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Durban Climate Conference: new perspectives on forests

Author(s): Perugini L | Vespertino D | Valentini R

Journal: Forest@
ISSN 1824-0119

Volume: 9;
Issue: 1;
Start page: 1;
Date: 2012;
Original page

Keywords: Climate | Forest | Durban Climate Conference | Forest Management | Kyoto Protocol | REDD+ | LULUCF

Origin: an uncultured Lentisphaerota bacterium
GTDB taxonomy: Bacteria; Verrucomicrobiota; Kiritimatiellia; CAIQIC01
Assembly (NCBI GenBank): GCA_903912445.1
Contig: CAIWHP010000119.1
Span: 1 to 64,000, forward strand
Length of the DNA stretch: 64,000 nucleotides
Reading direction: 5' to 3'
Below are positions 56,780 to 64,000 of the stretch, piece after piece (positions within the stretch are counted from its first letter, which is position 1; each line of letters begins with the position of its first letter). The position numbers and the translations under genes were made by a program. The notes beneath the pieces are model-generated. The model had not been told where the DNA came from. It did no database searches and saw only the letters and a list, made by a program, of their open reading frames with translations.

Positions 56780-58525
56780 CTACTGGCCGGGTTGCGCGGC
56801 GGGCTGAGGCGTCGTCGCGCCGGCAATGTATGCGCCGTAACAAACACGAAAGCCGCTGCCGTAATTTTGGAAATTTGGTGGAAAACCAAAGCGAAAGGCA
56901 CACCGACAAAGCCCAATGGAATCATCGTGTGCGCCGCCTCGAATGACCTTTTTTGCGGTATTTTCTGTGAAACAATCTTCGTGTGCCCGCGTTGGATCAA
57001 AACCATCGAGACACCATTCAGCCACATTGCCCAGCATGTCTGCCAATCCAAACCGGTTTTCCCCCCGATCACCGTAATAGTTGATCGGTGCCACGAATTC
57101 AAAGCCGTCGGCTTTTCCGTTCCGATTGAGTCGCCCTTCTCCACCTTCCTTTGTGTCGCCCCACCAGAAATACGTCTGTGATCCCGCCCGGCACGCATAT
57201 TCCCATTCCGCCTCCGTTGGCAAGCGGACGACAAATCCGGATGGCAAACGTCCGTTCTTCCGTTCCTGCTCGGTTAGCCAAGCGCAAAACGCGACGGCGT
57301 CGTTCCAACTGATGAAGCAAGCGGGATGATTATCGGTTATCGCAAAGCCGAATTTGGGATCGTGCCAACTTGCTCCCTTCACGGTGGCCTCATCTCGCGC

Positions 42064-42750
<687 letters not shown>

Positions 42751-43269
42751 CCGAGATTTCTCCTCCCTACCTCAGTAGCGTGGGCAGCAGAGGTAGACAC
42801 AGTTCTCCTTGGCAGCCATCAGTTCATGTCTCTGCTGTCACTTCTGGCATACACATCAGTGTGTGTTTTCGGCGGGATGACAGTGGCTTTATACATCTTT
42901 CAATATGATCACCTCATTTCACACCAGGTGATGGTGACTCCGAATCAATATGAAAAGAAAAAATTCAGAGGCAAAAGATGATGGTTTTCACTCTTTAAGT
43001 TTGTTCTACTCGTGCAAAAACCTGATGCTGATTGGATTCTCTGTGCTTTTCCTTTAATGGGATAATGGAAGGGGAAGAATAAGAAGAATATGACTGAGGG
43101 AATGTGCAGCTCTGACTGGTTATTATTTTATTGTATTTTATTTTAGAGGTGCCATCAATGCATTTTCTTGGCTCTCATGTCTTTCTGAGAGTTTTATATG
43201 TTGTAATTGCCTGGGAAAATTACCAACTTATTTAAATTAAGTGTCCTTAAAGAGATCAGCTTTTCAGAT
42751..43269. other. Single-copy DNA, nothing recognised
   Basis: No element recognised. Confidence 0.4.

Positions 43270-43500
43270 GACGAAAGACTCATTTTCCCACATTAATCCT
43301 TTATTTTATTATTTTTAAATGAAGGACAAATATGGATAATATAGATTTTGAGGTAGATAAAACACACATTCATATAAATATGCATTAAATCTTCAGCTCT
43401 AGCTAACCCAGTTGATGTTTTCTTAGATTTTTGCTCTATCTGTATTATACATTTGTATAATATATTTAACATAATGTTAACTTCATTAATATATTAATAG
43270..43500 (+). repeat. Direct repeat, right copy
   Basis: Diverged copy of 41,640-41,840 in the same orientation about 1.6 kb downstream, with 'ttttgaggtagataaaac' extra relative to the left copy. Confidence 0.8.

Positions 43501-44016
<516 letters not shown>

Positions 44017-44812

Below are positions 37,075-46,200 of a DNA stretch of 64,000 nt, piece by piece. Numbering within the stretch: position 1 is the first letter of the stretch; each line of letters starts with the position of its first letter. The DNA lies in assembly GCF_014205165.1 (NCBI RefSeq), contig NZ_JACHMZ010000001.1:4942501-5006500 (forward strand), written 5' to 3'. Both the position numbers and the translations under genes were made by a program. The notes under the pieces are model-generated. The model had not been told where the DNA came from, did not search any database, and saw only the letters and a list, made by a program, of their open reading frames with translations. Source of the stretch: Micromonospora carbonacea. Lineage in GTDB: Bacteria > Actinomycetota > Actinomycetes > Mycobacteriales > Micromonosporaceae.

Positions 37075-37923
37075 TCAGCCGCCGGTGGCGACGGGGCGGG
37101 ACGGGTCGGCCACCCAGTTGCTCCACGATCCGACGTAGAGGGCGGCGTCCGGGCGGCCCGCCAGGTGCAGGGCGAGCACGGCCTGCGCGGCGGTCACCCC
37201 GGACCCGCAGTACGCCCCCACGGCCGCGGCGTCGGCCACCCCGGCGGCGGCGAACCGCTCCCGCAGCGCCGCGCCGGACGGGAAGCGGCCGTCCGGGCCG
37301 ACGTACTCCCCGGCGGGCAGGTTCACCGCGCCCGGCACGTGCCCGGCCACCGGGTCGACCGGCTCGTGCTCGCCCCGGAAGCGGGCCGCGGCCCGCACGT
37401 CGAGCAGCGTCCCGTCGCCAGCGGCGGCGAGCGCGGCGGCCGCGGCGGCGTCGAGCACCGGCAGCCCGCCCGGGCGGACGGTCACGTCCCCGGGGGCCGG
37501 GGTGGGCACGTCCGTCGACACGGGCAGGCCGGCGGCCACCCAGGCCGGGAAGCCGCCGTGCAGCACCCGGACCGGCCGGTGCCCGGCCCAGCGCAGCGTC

The recent Durban Climate Conference can be considered a step forward in the agroforestry sector within the international climate regulatory regime. After four years of negotiations the long-awaited decision on Land Use, Land Use Change and Forestry for the second commitment period of the Kyoto Protocol was agreed, including a new activity (wetland drainage and rewetting), defining the accounting rules for forest management (which was shifted from voluntary to mandatory), the accounting for harvested wood products and the treatment of emissions from natural disturbances. Reducing emissions from deforestation and forest degradation, conservation, sustainable management of forest, and the enhancement of forest carbon stock (REDD+) has moved ahead as well, with the agreement of two decisions as an intermediate step for the finalization of the REDD+ mechanism architecture. The first decision is about methodological aspects on guidance on system for providing information on how safeguards are addressed and respected and on modalities relating to forest reference emission levels and forest reference levels that are benchmarks for assessing country’s performance in implementing REDD+ activities. The second decision is about policy approaches and incentives on REDD+ activities, that is the controversial issue on the sources of financing for REDD+ mechanism. As source of finance for result-based actions, a wide variety of sources are recognized: public and private, bilateral and multilateral, including the Green Climate Fund, provided that they are new, additional and predictable. Both market and non-market approaches were also considered as possible tool for financing REDD+ action, to be developed by the Conference of Parties. Although a more ambitious outcome would have been desirable, the conference in Durban concluded with the finalization of key outcomes in the forestry sector providing important operational instruments to incentivize sustainable forest management at global level, representing a significant step forward in the full recognition of the fundamental role of forests in the carbon cycle.
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